North Korea detains third U.S. citizen amid soaring tensions
The Japan Times AP, Reuters, Staff Report Apr 23, 2017
A man holds an umbrella over flowers as people gather to pay their respects at the statues of North Korea founder Kim Il Sung (left) and late leader Kim Jong Il in Pyongyang on April 14. | REUTERS
PYONGYANG – North Korea recently detained a U.S. citizen, officials said Sunday, in the latest case of an American being held in the country.
The Swedish Embassy in Pyongyang said it was aware of a Korean-American citizen being detained recently, but could not comment further. The embassy looks after consular affairs for the United States in North Korea because the two countries do not have diplomatic relations.
South Korea’s Yonhap news agency, citing unnamed sources, reported that a Korean-American man was arrested Friday at Pyongyang’s international airport while trying to leave North Korea. It said the man, in his late 50s and identified by his surname, Kim, has been involved in aid and relief programs to North Korea and was a former professor at the Yanbian University of Science and Technology in China. The university has a sister school in Pyongyang.
South Korea’s Unification Ministry and its intelligence agency both said they were unable to confirm the report.
At least two other Americans are currently detained in North Korea. Last year, Otto Warmbier, then a 21-year-old University of Virginia student from suburban Cincinnati, was sentenced to 15 years of hard labor in prison after he confessed to trying to steal a propaganda banner. Kim Dong Chul, who was born in South Korea but is also believed to have U.S. citizenship, is serving a sentence of 10 years for espionage.
At least one other foreigner, a Canadian pastor, is also being detained in North Korea. Hyeon Soo Lim, a South Korean-born Canadian citizen in his 60s, was convicted and sentenced to life in prison in 2015 on charges of trying to use religion to destroy the North Korean system and helping U.S. and South Korean authorities lure and abduct North Korean citizens.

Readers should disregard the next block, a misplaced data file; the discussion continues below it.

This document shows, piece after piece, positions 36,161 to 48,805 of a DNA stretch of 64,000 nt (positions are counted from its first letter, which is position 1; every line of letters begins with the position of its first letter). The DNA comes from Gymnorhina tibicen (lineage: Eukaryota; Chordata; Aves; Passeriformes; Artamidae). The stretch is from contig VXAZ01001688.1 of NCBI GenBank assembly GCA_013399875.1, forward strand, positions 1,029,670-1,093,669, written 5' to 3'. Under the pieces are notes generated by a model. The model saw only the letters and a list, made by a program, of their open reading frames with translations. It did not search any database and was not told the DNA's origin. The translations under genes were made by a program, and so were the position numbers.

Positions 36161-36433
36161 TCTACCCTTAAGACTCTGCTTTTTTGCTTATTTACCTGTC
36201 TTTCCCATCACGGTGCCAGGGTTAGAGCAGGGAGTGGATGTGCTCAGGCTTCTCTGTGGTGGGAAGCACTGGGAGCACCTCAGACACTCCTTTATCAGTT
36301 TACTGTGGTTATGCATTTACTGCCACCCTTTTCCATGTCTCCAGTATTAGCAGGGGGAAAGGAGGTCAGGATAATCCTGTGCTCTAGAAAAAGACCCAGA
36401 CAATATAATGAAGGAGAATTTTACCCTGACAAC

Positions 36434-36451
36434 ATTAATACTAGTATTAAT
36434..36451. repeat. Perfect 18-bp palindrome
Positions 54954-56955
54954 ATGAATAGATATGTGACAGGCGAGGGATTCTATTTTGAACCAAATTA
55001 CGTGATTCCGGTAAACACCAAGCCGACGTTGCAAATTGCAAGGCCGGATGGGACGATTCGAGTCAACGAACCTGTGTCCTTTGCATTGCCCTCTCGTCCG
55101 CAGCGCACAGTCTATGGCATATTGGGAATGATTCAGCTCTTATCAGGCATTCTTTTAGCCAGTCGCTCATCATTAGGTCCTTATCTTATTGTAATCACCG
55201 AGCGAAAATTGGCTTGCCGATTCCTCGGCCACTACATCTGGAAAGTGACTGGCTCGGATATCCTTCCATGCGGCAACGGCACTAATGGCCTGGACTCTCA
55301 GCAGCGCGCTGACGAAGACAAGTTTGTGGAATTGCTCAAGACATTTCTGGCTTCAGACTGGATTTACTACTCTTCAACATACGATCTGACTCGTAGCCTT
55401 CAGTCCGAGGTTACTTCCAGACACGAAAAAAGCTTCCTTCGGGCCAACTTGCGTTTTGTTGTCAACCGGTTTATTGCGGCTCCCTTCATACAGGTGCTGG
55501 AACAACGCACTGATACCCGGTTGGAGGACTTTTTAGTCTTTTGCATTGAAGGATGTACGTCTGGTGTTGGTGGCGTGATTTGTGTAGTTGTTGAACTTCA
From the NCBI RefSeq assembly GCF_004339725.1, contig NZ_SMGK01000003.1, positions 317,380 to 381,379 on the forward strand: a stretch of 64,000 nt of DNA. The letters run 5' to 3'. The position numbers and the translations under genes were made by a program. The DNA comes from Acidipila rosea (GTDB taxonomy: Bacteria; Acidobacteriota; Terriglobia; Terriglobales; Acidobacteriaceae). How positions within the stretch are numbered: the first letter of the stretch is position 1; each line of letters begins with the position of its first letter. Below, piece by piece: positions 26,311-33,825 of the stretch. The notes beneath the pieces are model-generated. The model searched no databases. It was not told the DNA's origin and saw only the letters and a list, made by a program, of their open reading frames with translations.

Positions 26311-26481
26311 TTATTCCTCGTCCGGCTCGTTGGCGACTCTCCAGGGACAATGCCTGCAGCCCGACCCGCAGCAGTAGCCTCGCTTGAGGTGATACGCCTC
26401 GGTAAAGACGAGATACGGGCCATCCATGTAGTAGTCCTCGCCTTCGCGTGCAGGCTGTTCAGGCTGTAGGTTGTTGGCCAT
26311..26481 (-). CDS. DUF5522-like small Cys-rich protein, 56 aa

U.S. missionary Kenneth Bae was arrested in 2012 and sentenced to 15 years hard labour for crimes against the state.
He was released two years later.
North Korea, which has been criticized for its human rights record, has in the past used detained Americans to extract high-profile visits from the United States.
Last month marked one year since Warmbier’s jailing. The U.S. State Department said at the time that it was continuing to press for his release.
“We believe his sentence of 15 years’ hard labor is unduly harsh … for the actions that Mr. Warmbier allegedly took,” spokesman Mark Toner said at the time. “And we urge North Korea to pardon him and grant him special amnesty and immediate release on humanitarian grounds.”
The U.S. also used the anniversary to reiterate its advisory against travel by any U.S. citizens to North Korea “due to the serious risk of arrest and long-term detention under North Korea’s system of law enforcement.”
In a statement posted to its website, the State Department said: “This system imposes unduly harsh sentences for actions that would not be considered crimes in the United States and threatens U.S. citizen detainees with being treated in accordance with ‘wartime law of the DPRK.'”
News of the latest arrest of a U.S. national comes as Washington grapples with Pyongyang over its nuclear and missile programs.
Tensions with nuclear-armed Pyongyang have soared as the isolated country prepares to mark the 85th anniversary of the founding of the Korean People’s Army on Tuesday.
That anniversary comes less than two weeks after the North staged a massive military parade in Pyongyang to celebrate the 105th anniversary of founder Kim Il Sung’s birth. The North has historically marked important anniversaries with provocative events such as missile launches or nuclear tests.
There has been growing speculation that Pyongyang will conduct an intercontinental ballistic missile test soon — possibly this month — after leader Kim Jong Un used a New Year’s Day address to claim that the North was in the final stages of developing such a weapon.